Quality Interviewing

Young Archivists leading interviews at Paganel School

In the Paganel Archives After-school Club these past two weeks we have been focusing on interviews as an archival resource and interview skills such as the use of open and close questions and reflecting as an interview technique.

These techniques are important to ensure the interviewers are gathering as much useful knowledge and insight as possible from the interviewee and steering the conversation in the direction and topics they are interested in.

Interviews are an incredibly useful source for a historian, if recorded accurately they can be very revealing. With the development of modern technologies it is now possible to record interviews with practically any device (a phone, a computer, a laptop, a tablet etc.). Cameras can also be used not only for voice recordings but also videos of interviews, which is useful as body language can also be analysed in combination with what is said verbally. The quality of recordings have also improved meaning it is easier to gather information from interviews as well as conduct interviews with more than one individual without worrying about the picture or sound quality. This increases the type of interviews which can be carried out such as with a particular group of individual’s or a discussion about particular events or a family interview.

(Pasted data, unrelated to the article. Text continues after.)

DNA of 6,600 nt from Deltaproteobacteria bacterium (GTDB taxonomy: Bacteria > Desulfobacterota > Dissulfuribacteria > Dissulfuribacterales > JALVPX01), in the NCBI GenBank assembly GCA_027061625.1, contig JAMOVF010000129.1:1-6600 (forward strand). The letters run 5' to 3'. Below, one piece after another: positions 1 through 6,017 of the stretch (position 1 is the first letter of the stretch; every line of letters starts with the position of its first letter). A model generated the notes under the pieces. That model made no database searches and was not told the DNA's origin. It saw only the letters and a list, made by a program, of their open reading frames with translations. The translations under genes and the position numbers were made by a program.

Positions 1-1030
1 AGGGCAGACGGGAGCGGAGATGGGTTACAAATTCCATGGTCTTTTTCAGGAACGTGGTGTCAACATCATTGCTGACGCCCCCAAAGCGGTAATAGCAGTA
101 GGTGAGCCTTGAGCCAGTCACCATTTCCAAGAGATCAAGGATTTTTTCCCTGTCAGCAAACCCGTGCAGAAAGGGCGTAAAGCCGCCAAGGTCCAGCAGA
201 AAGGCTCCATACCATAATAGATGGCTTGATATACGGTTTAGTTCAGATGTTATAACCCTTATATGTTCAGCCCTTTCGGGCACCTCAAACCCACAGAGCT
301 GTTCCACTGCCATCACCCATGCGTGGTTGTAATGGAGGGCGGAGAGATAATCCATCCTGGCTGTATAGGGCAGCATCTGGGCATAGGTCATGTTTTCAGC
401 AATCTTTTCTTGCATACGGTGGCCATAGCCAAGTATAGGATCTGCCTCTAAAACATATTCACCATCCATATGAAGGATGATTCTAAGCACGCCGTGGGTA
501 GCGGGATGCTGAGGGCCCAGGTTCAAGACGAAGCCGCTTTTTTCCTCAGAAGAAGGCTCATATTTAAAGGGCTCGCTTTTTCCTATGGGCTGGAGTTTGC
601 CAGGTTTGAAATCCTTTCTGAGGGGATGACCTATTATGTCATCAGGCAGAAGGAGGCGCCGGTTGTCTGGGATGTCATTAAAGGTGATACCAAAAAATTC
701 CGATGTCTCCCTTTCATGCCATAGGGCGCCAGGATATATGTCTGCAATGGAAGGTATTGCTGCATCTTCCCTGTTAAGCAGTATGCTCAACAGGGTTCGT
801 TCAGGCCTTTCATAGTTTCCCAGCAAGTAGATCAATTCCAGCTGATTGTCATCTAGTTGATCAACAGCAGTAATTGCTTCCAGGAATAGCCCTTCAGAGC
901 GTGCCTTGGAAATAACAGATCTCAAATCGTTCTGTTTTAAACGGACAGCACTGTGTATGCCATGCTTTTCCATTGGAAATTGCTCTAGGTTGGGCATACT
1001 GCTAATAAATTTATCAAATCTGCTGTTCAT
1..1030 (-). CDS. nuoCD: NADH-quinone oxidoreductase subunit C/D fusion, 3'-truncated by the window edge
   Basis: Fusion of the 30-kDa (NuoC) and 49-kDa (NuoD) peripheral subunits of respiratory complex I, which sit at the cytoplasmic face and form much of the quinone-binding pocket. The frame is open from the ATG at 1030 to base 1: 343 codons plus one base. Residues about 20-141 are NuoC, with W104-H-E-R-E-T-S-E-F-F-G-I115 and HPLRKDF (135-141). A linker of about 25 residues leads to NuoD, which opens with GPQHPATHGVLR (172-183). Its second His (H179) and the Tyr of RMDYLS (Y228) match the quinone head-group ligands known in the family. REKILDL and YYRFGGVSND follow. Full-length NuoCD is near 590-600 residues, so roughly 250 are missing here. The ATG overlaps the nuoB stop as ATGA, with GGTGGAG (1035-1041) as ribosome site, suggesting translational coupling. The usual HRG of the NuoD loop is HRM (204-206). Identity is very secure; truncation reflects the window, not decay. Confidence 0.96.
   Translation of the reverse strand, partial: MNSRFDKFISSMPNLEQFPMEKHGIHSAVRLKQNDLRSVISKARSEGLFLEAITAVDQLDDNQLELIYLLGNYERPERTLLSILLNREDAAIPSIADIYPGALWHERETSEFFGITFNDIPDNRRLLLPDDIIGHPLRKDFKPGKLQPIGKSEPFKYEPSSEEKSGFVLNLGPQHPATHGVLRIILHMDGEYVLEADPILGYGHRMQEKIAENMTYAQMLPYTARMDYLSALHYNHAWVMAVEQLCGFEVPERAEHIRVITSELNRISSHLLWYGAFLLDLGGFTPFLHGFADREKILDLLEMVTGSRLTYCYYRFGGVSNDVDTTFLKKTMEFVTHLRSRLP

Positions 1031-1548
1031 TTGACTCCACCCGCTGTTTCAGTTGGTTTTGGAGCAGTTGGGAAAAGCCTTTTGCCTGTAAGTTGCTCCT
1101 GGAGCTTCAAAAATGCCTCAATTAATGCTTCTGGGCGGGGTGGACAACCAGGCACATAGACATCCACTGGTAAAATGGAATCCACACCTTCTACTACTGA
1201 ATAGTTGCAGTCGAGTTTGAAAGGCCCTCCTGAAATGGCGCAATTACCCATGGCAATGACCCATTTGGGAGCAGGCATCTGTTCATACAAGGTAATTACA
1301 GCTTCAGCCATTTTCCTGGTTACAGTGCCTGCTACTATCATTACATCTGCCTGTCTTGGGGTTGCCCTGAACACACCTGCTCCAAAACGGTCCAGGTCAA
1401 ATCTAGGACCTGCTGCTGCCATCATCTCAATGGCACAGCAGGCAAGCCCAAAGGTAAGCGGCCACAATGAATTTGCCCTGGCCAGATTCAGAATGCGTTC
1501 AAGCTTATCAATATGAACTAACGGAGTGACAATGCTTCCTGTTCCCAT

The importance of interviews has grown as availability of physical sources has decreased due to being destroyed, not archived correctly or lost. Also as the interest in personal and individual histories has increased, such as personal experiences of war for example, due to commemoration of the one hundred years anniversary of the First World War and the Somme. Also there is increasing emphasis on individual histories and experiences of war particularly in relation to the Second World War, leading to greater attempts to interview individuals.

In relation to this, as part of the Women in History project I reviewed some interviews as part of the millennium project at the Birmingham Library Archives. The varying quality of interviews highlighted the importance of not only what was said in the interview but also how the interview was conducted. Emphasising the importance in teaching people from a young age the methods and techniques of interviewing, not only for archival purposes but for personal projects and purposes.

Interviews are increasingly being used as useful historical sources, especially in the modern technological age and as first hand experiences of events are lost as time passes and surviving individuals dwindle. Therefore as the importance of interviews increase we as historians, archivists and history enthusiasts have a responsibility to ensure the interviews are accurate and informative for future generations.

Robyn O’Halloran
PHC Intern, University of Birmingham 

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